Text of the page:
• Share
  • Email
  • Embed
  • Like
  • Save
  • Private Content
Telling truth to power  military intelligence past, present, future

Telling truth to power military intelligence past, present, future






Total Views
Views on SlideShare
Embed Views



0 Embeds 0

No embeds



Upload Details

Uploaded via as Adobe PDF

Usage Rights

© All Rights Reserved

Report content

Flagged as inappropriate Flag as inappropriate
Flag as inappropriate

Select your reason for flagging this presentation as inappropriate.

  • Full Name Full Name Comment goes here.
    Are you sure you want to
    Your message goes here
Post Comment
Edit your comment

    Telling truth to power  military intelligence past, present, future Telling truth to power military intelligence past, present, future Presentation Transcript

    • Military intelligence history in a glance ‘Intelligence’ is often thought to be (nearly) as old as human history and is still primarily associated with the military sphere. However, military intelligence as a formal institution is a more recent development. Military Intelligence in the Netherlands is rooted in the third section of the General Staff (GS-III), established a century ago to better meet the requirements of the Government for intelligence as well as secu- rity. From that moment on the organization evol- ved and adapted to challenges in turbulent circumstances such as two World Wars, de- colonization, Cold War and peace-keeping operations in a globally connected environ- ment. Change is a constant in this, and also today the focus is on how emerging and future challenges can be met. NISA and MIVD, marking 100 years of military intelligence in the Netherlands The Netherlands Intelligence Studies Associa- tion NISA is a non-partisan, voluntary associa- tion established in 1991. The Associations' principal purpose is threefold: to provide informed debate in the Netherlands on intelli- gence and security issues in the widest possi- ble sense; to support historical research in this field; and to promote and contribute to academic education. NISA and the Netherlands Defence Intelli- gence and Security Service (DISS) join forces to mark this milestone in the continuing evolution of military intelligence. website: www.nisa-intelligence.nl Conference location Naval Establishment Amsterdam (NEA) Kattenburgerstraat 7 1018 JA Amsterdam (next to the Maritime Museum) Mail address nisa.mivd2014@gmail.com Registration www.nisa-intelligence.nl/nisa/nisa.php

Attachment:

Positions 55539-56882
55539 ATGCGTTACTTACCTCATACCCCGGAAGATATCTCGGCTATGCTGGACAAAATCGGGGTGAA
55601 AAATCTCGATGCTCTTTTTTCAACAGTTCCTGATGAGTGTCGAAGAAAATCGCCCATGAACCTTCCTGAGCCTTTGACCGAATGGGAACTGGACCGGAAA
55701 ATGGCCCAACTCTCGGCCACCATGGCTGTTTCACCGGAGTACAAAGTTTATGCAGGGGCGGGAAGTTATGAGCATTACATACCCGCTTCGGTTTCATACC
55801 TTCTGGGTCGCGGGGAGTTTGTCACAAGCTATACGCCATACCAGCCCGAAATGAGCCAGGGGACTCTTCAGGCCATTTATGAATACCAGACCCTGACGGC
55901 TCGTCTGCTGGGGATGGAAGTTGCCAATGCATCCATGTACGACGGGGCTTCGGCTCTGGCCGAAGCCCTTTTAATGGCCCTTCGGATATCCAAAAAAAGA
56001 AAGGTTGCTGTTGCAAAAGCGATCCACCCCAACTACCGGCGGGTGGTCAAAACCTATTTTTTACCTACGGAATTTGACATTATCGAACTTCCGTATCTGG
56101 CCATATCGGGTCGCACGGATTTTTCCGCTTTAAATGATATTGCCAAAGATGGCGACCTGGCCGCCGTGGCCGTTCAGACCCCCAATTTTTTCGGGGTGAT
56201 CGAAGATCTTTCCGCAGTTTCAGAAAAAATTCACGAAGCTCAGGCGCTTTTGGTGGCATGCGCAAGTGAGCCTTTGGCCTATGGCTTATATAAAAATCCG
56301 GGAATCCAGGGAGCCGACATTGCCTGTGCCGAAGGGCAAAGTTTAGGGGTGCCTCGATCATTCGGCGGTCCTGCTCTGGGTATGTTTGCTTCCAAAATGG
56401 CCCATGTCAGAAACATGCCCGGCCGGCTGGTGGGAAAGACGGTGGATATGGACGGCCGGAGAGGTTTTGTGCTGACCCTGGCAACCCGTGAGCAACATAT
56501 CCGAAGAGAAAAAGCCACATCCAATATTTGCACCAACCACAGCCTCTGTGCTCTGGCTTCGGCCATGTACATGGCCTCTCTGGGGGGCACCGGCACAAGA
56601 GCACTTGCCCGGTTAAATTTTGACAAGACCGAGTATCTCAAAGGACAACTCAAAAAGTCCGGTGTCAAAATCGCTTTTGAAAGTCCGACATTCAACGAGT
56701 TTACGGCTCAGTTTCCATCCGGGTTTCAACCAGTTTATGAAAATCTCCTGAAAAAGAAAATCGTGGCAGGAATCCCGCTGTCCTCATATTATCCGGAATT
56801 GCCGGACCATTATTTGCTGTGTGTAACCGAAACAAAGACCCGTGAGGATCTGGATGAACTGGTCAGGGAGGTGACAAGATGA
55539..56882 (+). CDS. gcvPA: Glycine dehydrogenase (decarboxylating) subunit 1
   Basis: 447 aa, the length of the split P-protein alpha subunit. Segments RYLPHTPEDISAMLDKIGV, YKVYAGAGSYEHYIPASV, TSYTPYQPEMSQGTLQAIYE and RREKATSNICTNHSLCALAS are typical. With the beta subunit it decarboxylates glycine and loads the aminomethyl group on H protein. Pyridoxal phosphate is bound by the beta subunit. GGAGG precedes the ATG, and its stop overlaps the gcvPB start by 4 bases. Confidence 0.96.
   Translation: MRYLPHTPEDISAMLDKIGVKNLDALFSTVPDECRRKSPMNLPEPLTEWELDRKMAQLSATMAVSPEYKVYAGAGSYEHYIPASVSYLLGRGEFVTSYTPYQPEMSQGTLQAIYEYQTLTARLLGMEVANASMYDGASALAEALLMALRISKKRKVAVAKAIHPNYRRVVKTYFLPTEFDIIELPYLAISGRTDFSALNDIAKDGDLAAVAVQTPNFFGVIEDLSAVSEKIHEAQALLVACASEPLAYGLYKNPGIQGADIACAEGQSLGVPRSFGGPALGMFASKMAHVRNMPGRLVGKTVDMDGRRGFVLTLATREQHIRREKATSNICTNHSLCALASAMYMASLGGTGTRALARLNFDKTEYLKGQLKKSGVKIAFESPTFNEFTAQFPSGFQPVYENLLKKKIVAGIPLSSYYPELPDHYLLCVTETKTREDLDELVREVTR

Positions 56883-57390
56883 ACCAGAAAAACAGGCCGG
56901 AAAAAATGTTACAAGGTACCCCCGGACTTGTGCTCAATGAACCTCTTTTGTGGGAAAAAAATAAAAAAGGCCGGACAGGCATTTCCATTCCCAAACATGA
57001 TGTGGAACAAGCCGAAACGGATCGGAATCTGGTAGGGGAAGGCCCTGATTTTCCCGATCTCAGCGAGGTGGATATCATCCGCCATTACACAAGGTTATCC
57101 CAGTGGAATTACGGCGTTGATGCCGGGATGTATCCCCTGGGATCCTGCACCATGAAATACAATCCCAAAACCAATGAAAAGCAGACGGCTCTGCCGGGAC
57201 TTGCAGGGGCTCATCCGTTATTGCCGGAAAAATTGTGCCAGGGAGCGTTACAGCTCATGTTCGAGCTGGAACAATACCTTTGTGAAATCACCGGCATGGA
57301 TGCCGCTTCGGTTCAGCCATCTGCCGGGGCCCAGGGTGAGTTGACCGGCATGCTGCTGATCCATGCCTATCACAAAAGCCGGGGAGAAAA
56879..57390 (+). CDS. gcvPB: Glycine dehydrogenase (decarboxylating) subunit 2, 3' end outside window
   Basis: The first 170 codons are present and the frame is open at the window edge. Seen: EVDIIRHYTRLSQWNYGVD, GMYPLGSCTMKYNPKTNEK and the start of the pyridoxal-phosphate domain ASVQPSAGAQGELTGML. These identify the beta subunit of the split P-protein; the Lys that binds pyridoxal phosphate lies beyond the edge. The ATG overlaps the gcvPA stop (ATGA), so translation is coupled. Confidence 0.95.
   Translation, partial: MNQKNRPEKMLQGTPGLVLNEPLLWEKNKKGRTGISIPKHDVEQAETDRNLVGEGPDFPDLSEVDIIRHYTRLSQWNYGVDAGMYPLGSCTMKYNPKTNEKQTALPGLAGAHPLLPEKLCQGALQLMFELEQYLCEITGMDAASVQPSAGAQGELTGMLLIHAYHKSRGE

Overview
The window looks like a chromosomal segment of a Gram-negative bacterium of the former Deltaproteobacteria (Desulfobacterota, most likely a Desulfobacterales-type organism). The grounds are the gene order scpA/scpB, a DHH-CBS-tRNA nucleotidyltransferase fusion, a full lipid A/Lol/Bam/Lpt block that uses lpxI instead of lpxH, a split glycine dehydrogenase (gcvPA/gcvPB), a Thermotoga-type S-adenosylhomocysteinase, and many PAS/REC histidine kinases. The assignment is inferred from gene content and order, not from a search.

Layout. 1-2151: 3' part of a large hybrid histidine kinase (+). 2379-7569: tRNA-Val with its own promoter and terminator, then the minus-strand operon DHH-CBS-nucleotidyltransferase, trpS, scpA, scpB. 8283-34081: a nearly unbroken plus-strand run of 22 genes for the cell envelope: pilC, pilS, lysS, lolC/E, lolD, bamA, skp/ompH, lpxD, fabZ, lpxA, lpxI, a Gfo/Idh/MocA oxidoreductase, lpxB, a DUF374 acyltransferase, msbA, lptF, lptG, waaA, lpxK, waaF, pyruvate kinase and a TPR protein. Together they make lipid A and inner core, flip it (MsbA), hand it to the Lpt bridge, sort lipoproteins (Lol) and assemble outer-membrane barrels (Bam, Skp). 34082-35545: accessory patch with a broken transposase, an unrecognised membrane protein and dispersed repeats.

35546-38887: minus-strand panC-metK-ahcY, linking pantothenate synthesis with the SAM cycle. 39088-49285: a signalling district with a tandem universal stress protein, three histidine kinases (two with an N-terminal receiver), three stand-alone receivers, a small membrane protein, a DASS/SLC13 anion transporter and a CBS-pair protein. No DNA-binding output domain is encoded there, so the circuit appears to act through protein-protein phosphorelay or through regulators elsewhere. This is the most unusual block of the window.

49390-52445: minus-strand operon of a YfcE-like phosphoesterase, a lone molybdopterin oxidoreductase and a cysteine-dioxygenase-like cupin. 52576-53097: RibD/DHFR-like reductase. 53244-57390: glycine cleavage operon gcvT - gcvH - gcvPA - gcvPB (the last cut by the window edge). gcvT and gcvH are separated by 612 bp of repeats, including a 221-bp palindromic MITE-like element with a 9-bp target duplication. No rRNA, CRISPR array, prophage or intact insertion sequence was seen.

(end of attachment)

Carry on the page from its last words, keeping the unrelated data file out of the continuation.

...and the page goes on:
• The conference and its programme The central trend in intelligence history and main theme in this conference is the accele- rating pace of change that intelligence needs to keep up with. Leading experts from the USA, UK, India, Israel, Singapore, Belgium and the Netherlands pre- sent important episodes in four windows on the challenges - past, present and future. Keynote: “Challenges of adapting Military Intelligence to an emerging new World” André Ranson, Lt-General (ret.) was Com- mander Joint Special Operations Command (2000-2001) and Director of French Military Intelligence (2001-2005). He is board member of the International Intelligence History Associa- tion (IIHA) and he is in charge of Intelligence studies for the Joint Defense College in Paris. “Telling Truth, …”, the programme Conference chairman: Bob de Graaff, historian, co-founder of NISA, professor of Intelligence and Security Studies at the University of Utrecht and the Netherlands Defence Academy, author of many books and publications on intelligence, security and terrorism. The September 18 agenda: “The World at War, 1914-1945” Edwin Ruis, “Spy Nest: Intelligence Operations in the Netherlands, 1914-1918” Wim Klinkert, “Neutrality and Intelligence: Espionage in the Netherlands, 1914-1940” Nicholas Rankin, “FORTITUDE in Context: British Military Deception in two World Wars” “The Year of Living Dangerously: 1962” Michael Dobbs, “BLUE MOON: Aerial Reconnaissance during the Cuban Missile Crisis” David Easter, ” Operation DJAJAWIDJAJA: Active Soviet Military Involvement in the West Irian (Dutch New Guinea) Crisis” Prem Mahadevan, “The Pulse of Danger: The Failure of Intelligence in the Sino-Indian Conflict” The September 19 agenda: “Intelligence in War and Peace(keeping)” Pieter Cobelens, “Intelligence in Peace Support Operations: A Dutch Perspective” Adam Cobb, “Intelligence Fusion Centers in the War on Terror” Renaud Theunens, “Peacekeeping Intelligence: Inside the Joint Mission Analysis Center, UNIFIL” “Military Intelligence: Perennials and (New) Paradigms” Richard Aldrich, “The Future of Military Intelligence” Kwa Chong Guan, ”Postmodern Intelligence: Strategic Warning and Crisis Management” Martin van Creveld, “Information, Intelligence and the New Wars” Panel discussion The conference will be concluded with a panel discussion, chaired by the conference chairman Bob de Graaff. A panel including the current Director of DISS, RADM Bindt will discuss the highlights of the conference. Additional information & registration Additional information about the congress, such as last minute changes and travel instructions are provided at the NISA-website. For questions that are not covered on the website mail to: nisa.mivd2014@gmail.com The Naval Establishment Amsterdam is a mili- tary compound, therefore a valid ID must be presented at the gate